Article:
Lensless microscopy with X-rays, or coherent diffractive imaging, is a promising approach. It allows researchers to analyze complex three-dimensional structures, which frequently exist in nature, from a dynamic perspective. Whilst two-dimensional images can already be generated quickly and in an efficient manner, creating 3D images still presents a challenge. Generally, three-dimensional images of an object are computed from hundreds of individual images. This takes a significant amount of time, as well as large amounts of data and high radiation values.
A team of researchers from Leibniz University Hannover and other universities has now succeeded in accelerating this process considerably. The researchers developed a method in which two images of an object can be taken from two different directions using a single laser pulse. The images are then combined to form a spatial image - similar to the human brain forming a stereo image from two slightly different images of both eyes. The method of computer-assisted stereoscopic vision is already used in the fields of machine vision and robotics. Now researchers have used the method in X-ray imaging for the first time.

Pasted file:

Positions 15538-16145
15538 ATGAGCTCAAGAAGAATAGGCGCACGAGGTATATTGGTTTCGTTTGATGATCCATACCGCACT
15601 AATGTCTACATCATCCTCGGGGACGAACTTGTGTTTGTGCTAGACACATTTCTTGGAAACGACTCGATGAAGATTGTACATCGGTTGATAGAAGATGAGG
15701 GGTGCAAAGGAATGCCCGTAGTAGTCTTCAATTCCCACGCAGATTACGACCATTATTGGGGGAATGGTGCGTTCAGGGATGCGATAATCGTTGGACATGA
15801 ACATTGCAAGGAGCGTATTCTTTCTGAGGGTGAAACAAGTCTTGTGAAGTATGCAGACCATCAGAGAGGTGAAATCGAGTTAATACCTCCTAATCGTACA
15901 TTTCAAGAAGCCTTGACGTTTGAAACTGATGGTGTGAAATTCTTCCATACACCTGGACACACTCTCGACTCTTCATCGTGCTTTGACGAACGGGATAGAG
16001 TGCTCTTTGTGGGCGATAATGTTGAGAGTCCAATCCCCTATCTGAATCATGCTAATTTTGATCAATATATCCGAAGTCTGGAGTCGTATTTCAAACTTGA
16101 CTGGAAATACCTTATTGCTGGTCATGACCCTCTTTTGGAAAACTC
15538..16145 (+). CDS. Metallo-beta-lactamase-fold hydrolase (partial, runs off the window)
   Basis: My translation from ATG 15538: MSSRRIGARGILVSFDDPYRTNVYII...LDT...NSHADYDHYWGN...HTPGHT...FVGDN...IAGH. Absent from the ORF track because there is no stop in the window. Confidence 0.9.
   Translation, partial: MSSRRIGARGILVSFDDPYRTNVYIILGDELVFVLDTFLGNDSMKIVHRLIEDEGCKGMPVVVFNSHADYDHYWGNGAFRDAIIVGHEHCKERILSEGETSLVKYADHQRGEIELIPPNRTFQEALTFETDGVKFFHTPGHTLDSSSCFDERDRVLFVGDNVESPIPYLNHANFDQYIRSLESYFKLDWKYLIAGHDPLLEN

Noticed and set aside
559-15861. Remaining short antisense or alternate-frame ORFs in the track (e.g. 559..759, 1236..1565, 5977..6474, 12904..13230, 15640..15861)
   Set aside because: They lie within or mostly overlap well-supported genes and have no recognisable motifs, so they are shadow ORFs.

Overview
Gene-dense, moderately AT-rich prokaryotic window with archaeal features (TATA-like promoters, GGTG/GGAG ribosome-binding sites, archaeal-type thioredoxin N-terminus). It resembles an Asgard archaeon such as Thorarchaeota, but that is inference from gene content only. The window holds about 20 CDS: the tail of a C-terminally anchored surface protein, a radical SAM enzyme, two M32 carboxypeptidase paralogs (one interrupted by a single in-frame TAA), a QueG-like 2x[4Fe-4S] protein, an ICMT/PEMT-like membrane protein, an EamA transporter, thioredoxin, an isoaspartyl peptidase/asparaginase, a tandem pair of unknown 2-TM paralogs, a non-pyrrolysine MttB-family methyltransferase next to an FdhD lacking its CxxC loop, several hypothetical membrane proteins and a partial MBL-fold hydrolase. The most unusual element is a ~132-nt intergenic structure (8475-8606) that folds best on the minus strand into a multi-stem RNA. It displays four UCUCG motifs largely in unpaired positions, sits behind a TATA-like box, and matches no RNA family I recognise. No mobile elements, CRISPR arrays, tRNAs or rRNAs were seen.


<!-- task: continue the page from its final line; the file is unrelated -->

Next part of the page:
"Our method enables 3D reconstructions on a nanometric scale using a single image which consists of two images from two different perspectives", says Professor Milutin Kovacev from the Institute of Quantum Optics at Leibniz University Hannover, who is one of the co-authors of the study.
According to the authors, the method will have a significant impact on 3D structural imaging of individual macromolecules and could be used in biology, medicine, as well as in the industry. For example, the protein structure of a virus could be analysed faster and with very little effort. The protein structure has an immense influence on the function and behaviour of a virus and plays a decisive role in medical diagnoses.
The team of researchers from France, Germany, and Portugal has now published the results of the study in the renowned scientific journal Nature Photonics. The project was funded by Laserlab Europe, a consortium of European laboratories that aims to foster interdisciplinary laser research.